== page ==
Ben Fordham smashes Anthony Albanese over photo of two Air Force jets

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A photo of two air force jets at a regional airport has sparked controversy, after it was revealed the Prime Minister and his Energy minister chartered one jet each to attend the same event promoting renewables.

On Monday, the image of two RAAF jets at the Scone Memorial Airport in the Hunter Valley was reported by 2GB after it was posted to a local community page, with host Ben Fordham slamming Anthony Albanese and Chris Bowen for failing to justify the separate flights.

“Now the Prime Minister and his Energy Minister are going to be facing some questions and those questions relate to the use of two private jets to fly to the Hunter last week,” Fordham said.

“It’s understood they arrived on the same day, at around the same time, at the same airport.

“Despite our best efforts, the offices of both politicians won’t say why they didn’t share a plane instead.”

Fordham said he had specifically asked both offices if there was a “special reason” why Albanese and Bowen had to use two jets, which would make the decision understandable.

However, Fordham said Albanese’s office “refused to give a straight answer” and Bowen’s office “did not reply” to the questions.

“It’s not a great look, having two private jets sitting on the tarmac at a regional airport, especially when you’re flying in to talk about making environmentally friendly choices,” Fordham said.

“They were flying into the Hunter to make an announcement about boosting the production of solar panels in Australia.”

Fordham’s comments referred to the government’s $1 billion Solar Sunshot scheme announced last Thursday.

The fund is billed to boost the number of solar panels made in Australia and revive the manufacturing sector by “tapping into” a renewable energy boom.

It is understood Albanese travelled with Bowen, Industry and Science Minister, Ed Husic, Minister for Defence Industry, Pat Conroy, and Hunter MP, Dan Repacholi, to promote the scheme from the recently retired Liddell Power Station in Muswellbrook.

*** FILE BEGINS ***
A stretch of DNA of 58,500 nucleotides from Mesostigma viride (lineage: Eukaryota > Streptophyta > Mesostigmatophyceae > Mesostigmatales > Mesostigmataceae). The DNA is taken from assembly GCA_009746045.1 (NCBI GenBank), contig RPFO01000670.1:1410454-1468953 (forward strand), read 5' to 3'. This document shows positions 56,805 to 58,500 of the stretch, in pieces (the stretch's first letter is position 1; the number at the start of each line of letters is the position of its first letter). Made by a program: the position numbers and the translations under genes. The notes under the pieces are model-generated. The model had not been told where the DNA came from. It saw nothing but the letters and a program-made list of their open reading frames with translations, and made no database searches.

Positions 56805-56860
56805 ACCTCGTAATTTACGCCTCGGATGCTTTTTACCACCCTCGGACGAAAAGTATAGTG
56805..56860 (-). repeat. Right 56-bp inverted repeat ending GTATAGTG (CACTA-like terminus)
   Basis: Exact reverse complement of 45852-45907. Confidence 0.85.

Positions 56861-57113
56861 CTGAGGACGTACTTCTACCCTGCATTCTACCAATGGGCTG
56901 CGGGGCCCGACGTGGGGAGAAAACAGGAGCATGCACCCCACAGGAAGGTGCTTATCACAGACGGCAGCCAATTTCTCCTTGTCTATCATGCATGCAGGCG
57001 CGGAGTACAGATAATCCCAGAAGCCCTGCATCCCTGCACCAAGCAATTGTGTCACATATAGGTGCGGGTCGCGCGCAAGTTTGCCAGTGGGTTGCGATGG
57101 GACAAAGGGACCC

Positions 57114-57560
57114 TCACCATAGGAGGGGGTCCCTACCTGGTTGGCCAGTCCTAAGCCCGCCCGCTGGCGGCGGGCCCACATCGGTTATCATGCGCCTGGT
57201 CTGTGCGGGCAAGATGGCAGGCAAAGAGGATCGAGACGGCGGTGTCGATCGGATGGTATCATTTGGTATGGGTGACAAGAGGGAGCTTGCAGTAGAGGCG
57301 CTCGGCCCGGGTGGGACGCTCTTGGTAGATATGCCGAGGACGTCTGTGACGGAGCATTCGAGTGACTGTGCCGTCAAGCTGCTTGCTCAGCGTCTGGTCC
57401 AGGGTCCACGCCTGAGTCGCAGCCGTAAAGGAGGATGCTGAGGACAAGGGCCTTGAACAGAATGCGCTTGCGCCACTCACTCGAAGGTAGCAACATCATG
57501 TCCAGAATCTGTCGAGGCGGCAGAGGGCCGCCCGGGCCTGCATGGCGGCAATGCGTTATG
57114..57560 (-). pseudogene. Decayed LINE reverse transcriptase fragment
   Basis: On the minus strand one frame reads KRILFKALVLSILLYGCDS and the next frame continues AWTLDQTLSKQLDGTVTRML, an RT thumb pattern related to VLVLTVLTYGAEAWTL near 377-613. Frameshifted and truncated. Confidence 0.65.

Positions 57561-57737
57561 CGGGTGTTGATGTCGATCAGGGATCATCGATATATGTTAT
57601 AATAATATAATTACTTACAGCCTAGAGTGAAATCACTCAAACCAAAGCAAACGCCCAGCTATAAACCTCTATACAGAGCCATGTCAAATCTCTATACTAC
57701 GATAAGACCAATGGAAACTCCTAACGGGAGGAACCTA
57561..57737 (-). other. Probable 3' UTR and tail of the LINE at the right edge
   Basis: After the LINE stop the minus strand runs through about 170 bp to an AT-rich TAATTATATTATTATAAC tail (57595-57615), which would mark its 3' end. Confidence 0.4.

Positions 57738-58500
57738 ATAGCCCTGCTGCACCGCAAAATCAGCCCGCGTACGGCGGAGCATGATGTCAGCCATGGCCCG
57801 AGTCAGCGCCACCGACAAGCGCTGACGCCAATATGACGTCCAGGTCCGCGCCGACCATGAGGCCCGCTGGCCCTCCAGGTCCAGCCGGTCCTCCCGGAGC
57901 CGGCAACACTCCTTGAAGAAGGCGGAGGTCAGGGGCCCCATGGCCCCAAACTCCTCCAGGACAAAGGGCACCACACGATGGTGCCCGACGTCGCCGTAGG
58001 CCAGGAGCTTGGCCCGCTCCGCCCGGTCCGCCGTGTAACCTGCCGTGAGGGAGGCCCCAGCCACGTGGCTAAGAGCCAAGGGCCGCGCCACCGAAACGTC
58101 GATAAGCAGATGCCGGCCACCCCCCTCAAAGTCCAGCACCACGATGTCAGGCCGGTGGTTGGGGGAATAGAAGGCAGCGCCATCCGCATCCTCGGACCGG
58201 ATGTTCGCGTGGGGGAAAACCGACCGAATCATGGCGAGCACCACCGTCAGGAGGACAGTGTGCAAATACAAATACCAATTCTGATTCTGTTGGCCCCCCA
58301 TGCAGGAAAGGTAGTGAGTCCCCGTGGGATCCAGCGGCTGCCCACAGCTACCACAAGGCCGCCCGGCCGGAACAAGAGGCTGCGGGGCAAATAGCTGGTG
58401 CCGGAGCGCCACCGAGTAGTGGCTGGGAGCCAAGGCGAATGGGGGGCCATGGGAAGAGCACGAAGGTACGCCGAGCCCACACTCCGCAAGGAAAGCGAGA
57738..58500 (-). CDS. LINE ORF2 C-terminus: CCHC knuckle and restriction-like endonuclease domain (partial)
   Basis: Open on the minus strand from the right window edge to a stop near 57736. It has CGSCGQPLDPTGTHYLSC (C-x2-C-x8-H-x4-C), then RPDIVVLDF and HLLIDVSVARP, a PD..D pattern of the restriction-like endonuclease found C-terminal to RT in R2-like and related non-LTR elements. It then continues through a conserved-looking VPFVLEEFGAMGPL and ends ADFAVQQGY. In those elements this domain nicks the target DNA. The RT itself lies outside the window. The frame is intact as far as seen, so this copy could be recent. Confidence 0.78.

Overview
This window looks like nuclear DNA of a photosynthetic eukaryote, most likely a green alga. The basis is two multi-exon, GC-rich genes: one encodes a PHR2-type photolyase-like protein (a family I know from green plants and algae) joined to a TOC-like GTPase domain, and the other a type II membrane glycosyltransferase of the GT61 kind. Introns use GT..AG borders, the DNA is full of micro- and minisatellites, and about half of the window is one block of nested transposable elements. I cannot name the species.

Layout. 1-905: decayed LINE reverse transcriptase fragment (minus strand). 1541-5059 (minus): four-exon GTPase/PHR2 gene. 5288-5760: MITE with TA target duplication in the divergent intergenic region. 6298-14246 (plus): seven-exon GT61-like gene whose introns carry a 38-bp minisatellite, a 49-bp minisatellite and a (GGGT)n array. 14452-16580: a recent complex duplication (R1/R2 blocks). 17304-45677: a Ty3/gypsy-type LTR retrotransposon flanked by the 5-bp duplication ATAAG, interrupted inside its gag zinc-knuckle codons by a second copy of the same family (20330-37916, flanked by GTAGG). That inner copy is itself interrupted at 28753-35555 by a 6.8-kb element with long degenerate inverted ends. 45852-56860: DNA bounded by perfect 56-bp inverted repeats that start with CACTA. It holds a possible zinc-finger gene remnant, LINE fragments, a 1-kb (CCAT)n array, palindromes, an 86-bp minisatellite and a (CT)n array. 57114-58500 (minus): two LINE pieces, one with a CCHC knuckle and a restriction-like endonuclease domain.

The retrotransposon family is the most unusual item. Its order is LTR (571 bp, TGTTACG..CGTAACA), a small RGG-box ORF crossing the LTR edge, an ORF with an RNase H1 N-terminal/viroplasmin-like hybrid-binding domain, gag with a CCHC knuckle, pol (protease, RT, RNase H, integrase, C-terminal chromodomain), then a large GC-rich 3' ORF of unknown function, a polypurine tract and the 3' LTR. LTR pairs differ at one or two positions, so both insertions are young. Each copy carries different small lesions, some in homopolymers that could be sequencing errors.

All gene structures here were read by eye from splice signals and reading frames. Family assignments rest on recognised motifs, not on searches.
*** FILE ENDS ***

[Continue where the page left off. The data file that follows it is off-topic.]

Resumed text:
According to the Sydney Morning Herald, both private jets left Canberra on Thursday to attend the event.

However Albanese’s plane then took him to another location nearby to make an announcement about China lifting wine tariffs, while Bowen’s flew him to Sydney.

Coalition social services spokesman Michael Sukkar said on 2GB that the decision to fly separately was a “scandal no matter how you look at it”.

“I can hardly believe that this would be correct, I cannot believe that the Prime Minister and Chris Bowen would charter two VIP private jets in this way,” Sukkar said.

“Having said that, the evidence is pretty damning. It is a scandal no matter how you look at it.”

“You’ve got a situation here where clearly the PM and his minister are using taxpayers’ dollars to live the high life flying around on private jets,” he continued.

“The prime minister is entitled to the use of a private jet and what would typically occur is a minister (would) hitch a ride with the prime minister.

“But to take a second plane for himself is something that I think is remarkable. It is a grotesque use of taxpayers’ dollars at a time when your listeners are struggling to fill the trolley at the supermarket and struggling to pay their electricity bills.”

Bowen addressed the controversy later on Monday morning.

Speaking from western Sydney, the Labour minister defended the decision and said the RAAF had advised they take two smaller jets because Scone Airport was “not equipped” for the prime minister’s usual plane.

“The prime minister has a large jet available to him, that would normally be what we take, the runway at Scone wasn’t strong enough to take a large jet so the air force recommended a decision to use two small jets,” Bowen said.

When asked if it was impossible for all ministers to use one jet, Bowen reportedly said one plane could not fit all the staff who attended the event.

“As you can imagine, a prime ministerial visit, two cabinet ministers, we limited the number of staff and, even then, the air force advice was [two jets] was the most efficient way of getting us there,” Bowen said.

The trip was intended for Albanese to visit the “coal mining heartland” in the New South Wales Hunter Valley to promote the transformation of the Liddell coal-fired power station into a solar manufacturing hub as part of the $1 billion program.

The prime minister told ABC Radio Newcastle the program was being started in the NSW Hunter Region to ensure coal-communities like Muswellbrook and Singleton were not left behind in a “future made here in Australia”.

Read related topics:Anthony Albanese

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